The Better Business Bureau, an organization that has made a mission of building consumer confidence in the business community, celebrates its hundredth birthday in 2012.
The BBB describes its mission as “advancing marketplace trust” in pursuit of a vision of “an ethical marketplace where buyers and sellers can trust each other.”
The first local BBB began in 1912 as a volunteer committee of large and small business owners in Minneapolis seeking to root out and expose unethical business practices. Although the name Better Business Bureau wasn’t coined until four years later, this Minneapolis “Vigilance Committee” is considered the first BBB in the country. Businessmen in New York, Boston and Indianapolis also formed Vigilance Committees in 1912, and a national BBB was set up that year, too.
Today’s BBB is a network of 128 independent, local not-for-profit organizations located all over the United States and Canada. The BBB collectively employs more than 2,000 people. Local BBBs in the U.S. are affiliated through the Council of Better Business Bureaus (CBBB). The Canadian Council of Better Business Bureaus (CCBBB) coordinates and licenses the local BBBs in that country.
The BBB was launched at a time when many ethical businessmen feared that confidence in the fairness of the marketplace had gotten so low that consumers no longer knew which businesses to trust. Government agencies and federal laws that fought fraud through the legal system were in their infancy, and many unethical business practices were rampant. The manufacture and sale of useless or even dangerous patent medicines was of particular concern at that time.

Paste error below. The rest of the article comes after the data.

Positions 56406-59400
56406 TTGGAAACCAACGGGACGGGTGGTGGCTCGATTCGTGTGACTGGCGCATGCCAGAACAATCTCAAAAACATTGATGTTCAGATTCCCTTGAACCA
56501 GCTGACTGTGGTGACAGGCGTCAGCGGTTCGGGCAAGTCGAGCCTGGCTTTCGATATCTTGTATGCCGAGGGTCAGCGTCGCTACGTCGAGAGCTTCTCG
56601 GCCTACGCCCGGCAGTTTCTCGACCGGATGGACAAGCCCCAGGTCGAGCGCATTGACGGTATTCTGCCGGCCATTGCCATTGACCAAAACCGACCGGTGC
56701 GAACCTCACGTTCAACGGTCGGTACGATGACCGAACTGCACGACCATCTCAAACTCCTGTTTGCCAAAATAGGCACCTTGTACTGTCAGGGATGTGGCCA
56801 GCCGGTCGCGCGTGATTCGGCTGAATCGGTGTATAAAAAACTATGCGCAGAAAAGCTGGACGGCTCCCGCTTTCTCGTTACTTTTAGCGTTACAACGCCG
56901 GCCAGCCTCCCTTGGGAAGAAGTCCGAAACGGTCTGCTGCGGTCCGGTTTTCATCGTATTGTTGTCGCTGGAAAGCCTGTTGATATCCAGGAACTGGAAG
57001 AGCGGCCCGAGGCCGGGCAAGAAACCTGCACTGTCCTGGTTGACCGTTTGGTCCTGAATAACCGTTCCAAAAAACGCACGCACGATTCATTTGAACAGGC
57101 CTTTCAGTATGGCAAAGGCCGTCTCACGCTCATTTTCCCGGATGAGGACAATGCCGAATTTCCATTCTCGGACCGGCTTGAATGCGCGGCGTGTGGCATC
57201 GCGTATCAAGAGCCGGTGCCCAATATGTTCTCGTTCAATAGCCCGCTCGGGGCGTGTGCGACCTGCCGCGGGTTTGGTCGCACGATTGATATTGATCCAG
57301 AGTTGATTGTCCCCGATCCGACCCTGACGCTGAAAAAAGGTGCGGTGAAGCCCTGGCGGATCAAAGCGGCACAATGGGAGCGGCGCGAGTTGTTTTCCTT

Today’s BBB educates consumers and business owners alike, and acts as an impartial, non-government body that self-polices the business community. Local BBBs offer mediation services to resolve customer complaints, and the BBB says that it handled more than a million consumer complaints just last year.
The BBB accredits businesses that pay a sliding-scale accreditation fee based on the number of employees they have, and that demonstrate adherence to its “Standards of Trust”:
- Build trust
- Advertise honestly
- Tell the truth
- Be transparent
- Honor promises
- Be responsive
- Safeguard privacy
- Embody integrity
Each standard is defined by the BBB in detailed, concrete terms that take into account a firm’s current practices and its track record of ethical behavior.
The BBB doesn’t provide recommendations or referrals to consumers, but it does assign ratings that are intended to give consumers an idea of how well each business it reports on measures up to BBB standards. The BBB formerly assign each business a rating of either “satisfactory” or “unsatisfactory,” but in 2009 it instituted a system of letter grades. This grading system has sometimes been controversial – there have been allegations that some BBBs have a pattern of awarding higher grades to companies that have gone through the BBB accreditation process and paid its fees.
For decades,PADGETT BUSINESS SERVICES® has been a part of the small business community in cities across the U.S. and Canada. Like you, we believe in treating our customers with fairness and honesty. We offer small business bookkeeping, tax and payroll services that you can count on to save you time and simplify the job of running your business well and with integrity.